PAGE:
SKIP TO THE FIFTH PARAGRAPH FOR MY THEATRICAL EXPERIENCE
I had my doubts if Christopher Nolan was the true authoritarian on demanding “Tenet’s” release. I know he has enormous power in Hollywood, but was he wielding it like a selfish dictator? A man of his intellect couldn’t be narrow-minded enough to refuse to delay his film until it’s safe to show in theaters, right? About 70 films have been pushed to the fall, next year, or placed on streaming. James Bond, Christopher Nolan’s childhood hero, was even forced back to a November release date. A November release date in which, like many, is viewed to be moved until things are safe. After seeing the promotional materials for the 10th anniversary 70mm print of “Inception,” there’s absolutely no doubt that Nolan is entirely hell-bent on releasing his film only in theaters. To see these promotional materials, I couldn’t access them online. At least not by any legal means. Much like his iMax previews to his last four films, it was mandatory to watch them in the cinema.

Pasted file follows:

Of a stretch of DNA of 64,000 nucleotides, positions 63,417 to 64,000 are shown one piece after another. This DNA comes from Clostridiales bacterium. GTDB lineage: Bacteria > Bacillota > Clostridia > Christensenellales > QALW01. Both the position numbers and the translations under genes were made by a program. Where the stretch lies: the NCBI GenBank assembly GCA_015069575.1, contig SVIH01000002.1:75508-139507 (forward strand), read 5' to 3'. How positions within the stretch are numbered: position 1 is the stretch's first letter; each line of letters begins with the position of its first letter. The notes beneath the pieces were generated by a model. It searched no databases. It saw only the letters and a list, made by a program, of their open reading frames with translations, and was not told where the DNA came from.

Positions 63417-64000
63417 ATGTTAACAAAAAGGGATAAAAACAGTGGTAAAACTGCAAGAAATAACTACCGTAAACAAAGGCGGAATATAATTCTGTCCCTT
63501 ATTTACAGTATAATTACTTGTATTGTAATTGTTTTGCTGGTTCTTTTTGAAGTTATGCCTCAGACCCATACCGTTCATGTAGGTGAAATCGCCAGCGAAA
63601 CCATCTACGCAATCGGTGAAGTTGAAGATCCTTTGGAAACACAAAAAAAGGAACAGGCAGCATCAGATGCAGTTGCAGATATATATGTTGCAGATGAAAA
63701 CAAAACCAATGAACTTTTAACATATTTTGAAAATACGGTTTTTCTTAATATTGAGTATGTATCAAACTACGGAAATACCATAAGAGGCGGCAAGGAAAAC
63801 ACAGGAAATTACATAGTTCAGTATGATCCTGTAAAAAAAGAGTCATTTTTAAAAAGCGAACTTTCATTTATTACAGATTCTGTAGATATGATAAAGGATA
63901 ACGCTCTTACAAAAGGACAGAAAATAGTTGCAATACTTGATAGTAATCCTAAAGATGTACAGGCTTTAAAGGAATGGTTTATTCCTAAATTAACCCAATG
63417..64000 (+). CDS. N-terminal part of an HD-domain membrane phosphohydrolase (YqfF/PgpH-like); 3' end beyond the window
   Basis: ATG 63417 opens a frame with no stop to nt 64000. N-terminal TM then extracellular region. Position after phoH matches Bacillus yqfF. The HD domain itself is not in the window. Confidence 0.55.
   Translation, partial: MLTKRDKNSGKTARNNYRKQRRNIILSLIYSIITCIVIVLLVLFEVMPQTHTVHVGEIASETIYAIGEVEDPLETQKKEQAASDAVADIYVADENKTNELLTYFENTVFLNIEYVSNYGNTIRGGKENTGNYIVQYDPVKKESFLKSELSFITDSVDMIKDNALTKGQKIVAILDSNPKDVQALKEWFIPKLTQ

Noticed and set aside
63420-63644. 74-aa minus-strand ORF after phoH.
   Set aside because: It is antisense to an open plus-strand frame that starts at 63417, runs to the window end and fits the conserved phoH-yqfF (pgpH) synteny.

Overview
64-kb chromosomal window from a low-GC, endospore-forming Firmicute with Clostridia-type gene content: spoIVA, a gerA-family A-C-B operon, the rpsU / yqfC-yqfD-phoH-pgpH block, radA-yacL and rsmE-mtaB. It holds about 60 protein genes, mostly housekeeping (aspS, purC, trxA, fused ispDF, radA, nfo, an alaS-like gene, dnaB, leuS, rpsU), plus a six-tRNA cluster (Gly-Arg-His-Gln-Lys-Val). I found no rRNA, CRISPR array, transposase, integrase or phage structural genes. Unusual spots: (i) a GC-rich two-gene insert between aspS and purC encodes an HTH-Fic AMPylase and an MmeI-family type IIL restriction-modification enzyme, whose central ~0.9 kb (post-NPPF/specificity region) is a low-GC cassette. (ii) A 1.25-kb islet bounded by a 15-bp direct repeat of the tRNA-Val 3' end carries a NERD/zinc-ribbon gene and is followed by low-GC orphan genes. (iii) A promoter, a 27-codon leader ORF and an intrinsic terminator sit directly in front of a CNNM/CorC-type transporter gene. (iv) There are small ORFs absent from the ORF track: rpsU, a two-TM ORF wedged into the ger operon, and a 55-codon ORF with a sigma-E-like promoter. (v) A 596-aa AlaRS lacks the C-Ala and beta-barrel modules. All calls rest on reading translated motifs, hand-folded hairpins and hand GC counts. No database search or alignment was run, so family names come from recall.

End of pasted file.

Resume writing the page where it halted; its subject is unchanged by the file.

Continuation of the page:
Attached were two reels. One was a 10-minute preview for “Tenet.” After that was a 2-3 minute look back on “Inception.” In both shows, Christopher Nolan makes it crystal clear that his films are intended to be seen on the biggest screen possible with the loudest speakers surrounding the audience. On the “Inception” reel, Nolan expressed his disappointment that there are those who couldn’t see his 2010 film in a theatre, so here was their chance to do so. The problem is from my understanding is that the 70mm print of “Inception” that I viewed is the only available one in the United States. I know that when they filmed the sizzle for these movies, Nolan couldn’t have predicted such a global catastrophe. I feel incredibly fortunate to have seen “Inception” on 70mm film when initially I saw it on a generic digital 35mm reprint in a theatre that wasn’t a lover of cinema like The Music Box Theatre in Chicago is.